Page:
Howard Alexander Petrie (November 22, 1906 - March 24, 1968) was an American radio, television, and film actor.
Howard Alexander Petrie
November 22, 1906
Beverly, Massachusetts, U.S.
|Died||March 24, 1968 (aged 61)|
Keene, New Hampshire, U.S.
|Spouse(s)||Alice Wood; 1 child|
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Howard Petrie was born in Beverly, Massachusetts on November 22, 1906. When Howard was three years old his family moved to Concord. The Petries later lived in Arlington and then Somerville, where Petrie received his secondary school education. A talented musician, he conducted his high school glee club and played with various instrumental groups. He was a member of the debating team, a captain in the School Regiment and Chairman of the Senior Night Committee. He appeared in school dramatic productions including a starring role as "Marquis de la Seigliere" in the senior class play and the Jules Sandeau three-act comedy, Mademoiselle de la Seigliere.
After he graduated from Somerville High School in 1924, Petrie worked briefly as a bank clerk and a securities salesman. While on a sales call to a radio station, his sonorous bass voice landed him a job. He joined WBZ Radio in Boston in 1929 as a junior announcer. After ten months at the WBZ studios, Petrie left for New York City in June, 1930 where he joined the staff of NBC.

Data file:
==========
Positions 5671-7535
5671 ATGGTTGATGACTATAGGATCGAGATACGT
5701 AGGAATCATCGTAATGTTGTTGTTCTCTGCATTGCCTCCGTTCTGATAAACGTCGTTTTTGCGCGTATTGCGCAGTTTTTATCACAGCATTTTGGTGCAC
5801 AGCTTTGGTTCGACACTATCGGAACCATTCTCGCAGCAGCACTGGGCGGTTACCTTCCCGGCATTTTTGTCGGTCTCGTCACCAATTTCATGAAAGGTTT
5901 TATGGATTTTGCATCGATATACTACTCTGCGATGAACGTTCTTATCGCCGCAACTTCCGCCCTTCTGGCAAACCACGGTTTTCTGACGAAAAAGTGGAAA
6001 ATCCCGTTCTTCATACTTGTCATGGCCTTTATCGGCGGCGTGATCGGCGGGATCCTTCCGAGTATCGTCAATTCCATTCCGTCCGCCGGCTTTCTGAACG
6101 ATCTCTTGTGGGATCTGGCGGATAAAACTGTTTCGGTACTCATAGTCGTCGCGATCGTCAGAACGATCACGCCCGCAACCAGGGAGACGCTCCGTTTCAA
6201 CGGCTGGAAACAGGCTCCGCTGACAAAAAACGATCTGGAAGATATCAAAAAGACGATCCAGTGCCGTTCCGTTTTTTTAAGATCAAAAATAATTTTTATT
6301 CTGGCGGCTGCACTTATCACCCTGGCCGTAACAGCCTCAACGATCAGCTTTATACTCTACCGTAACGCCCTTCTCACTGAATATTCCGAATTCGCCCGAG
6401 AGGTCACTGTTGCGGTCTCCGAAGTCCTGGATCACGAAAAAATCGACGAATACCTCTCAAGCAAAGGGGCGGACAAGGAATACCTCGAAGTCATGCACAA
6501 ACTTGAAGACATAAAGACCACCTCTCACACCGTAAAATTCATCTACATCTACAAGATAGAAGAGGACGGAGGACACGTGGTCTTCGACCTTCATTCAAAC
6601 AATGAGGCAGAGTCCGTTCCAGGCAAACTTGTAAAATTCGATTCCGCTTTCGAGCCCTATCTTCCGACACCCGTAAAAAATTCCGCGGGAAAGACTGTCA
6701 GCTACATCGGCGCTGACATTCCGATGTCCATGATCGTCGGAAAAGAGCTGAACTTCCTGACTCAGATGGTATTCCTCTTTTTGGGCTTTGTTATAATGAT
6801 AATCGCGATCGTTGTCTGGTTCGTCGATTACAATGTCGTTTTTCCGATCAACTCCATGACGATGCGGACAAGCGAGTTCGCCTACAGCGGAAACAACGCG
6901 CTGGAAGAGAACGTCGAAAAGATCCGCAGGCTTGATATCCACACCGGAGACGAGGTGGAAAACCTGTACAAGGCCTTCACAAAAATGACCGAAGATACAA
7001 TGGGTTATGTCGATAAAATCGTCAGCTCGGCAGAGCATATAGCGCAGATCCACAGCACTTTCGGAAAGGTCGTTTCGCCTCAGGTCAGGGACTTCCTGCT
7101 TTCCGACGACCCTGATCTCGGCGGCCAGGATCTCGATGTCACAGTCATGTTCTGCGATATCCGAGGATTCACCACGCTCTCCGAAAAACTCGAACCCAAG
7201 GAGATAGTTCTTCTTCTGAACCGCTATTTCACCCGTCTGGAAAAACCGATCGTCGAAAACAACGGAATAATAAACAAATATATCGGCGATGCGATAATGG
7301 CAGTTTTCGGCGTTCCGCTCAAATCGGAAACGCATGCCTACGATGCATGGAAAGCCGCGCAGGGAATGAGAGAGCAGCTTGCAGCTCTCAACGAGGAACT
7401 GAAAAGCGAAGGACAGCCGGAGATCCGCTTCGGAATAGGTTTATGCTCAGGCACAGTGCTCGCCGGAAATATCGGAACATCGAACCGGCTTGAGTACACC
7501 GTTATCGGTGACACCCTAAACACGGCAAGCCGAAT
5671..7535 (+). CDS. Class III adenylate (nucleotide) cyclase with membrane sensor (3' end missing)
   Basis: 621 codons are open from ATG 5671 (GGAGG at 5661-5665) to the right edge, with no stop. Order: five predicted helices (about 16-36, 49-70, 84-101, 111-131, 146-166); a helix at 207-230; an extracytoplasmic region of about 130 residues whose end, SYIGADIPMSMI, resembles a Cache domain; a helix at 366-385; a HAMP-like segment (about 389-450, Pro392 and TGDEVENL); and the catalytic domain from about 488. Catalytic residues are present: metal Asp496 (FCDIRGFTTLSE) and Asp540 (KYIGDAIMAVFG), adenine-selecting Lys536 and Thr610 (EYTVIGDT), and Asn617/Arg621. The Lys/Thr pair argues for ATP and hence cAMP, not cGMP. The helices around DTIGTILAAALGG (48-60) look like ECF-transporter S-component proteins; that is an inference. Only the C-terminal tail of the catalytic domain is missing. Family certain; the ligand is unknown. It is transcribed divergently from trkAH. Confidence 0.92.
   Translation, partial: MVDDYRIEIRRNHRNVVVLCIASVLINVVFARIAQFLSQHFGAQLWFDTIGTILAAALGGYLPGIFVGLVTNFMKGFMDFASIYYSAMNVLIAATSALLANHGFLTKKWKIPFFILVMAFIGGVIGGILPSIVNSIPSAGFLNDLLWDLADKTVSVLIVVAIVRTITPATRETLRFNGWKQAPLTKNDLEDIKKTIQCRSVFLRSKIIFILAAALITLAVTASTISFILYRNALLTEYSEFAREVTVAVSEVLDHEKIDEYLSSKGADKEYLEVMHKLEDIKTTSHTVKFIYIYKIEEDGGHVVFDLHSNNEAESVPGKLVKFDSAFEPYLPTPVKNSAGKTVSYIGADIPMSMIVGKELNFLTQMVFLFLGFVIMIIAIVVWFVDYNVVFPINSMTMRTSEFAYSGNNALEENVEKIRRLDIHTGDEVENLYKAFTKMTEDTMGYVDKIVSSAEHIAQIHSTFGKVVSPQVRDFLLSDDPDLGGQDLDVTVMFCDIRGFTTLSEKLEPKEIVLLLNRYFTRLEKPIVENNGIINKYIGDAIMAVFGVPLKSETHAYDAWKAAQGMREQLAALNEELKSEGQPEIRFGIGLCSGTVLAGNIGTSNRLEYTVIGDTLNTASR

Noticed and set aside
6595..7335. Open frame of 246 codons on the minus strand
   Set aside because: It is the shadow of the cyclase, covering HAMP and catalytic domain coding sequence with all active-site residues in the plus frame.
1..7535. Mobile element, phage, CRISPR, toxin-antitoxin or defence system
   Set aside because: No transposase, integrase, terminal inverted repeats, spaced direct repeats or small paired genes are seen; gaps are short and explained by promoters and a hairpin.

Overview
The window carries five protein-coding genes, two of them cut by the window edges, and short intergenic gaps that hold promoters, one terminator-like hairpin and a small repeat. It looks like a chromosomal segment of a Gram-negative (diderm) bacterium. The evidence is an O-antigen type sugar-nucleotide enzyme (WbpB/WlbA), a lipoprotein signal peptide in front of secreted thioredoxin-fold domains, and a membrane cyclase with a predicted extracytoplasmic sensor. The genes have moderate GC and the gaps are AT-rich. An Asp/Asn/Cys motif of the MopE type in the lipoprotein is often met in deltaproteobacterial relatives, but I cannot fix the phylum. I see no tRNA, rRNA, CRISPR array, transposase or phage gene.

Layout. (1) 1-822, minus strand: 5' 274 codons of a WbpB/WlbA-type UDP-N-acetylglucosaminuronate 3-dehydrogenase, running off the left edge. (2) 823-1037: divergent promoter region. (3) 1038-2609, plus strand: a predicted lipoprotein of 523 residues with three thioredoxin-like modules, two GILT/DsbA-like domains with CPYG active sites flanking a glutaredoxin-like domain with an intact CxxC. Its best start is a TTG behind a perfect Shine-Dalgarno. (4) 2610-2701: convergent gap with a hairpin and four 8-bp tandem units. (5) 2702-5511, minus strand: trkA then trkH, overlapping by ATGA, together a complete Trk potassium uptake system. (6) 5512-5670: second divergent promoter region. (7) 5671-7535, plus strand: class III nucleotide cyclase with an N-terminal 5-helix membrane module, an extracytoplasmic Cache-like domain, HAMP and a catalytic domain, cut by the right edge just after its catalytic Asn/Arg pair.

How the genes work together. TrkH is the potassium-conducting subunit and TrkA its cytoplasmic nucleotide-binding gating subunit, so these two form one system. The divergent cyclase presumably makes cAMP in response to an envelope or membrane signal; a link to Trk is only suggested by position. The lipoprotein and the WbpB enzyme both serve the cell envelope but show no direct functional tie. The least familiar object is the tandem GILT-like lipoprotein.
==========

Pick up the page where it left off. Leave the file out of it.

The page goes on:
Petrie soon became the head announcer for many of the network's shows. His first major network assignment was on Everything Goes, starring Garry Moore. He was the announcer for scores of shows including Abie's Irish Rose, Big Sister, Camel Caravan, Blondie, The Ray Bolger Show, The Judy Canova Show, The Jimmy Durante Show, and The Garry Moore Show.
In 1936, Petrie won the Batten, Barten and Durstine Award for Good Announcing. In 1942 he was the recipient of the H.P. Davis Memorial Announcers' Award for "personality, adaptability, diction, voice and versatility". He moved to California in 1943 to become the announcer for The Judy Canova Show. As a "personality announcer", he became a character in the show.
Film and television careerEdit
In 1947, a movie producer who was looking for a tall man for a character role, saw Petrie on the radio stage and offered him the part. At 6 feet four and 240 pounds, Petrie played numerous "big man" roles. He worked as a character actor in over thirty feature films and forty television shows. He often appeared in Westerns in both mediums.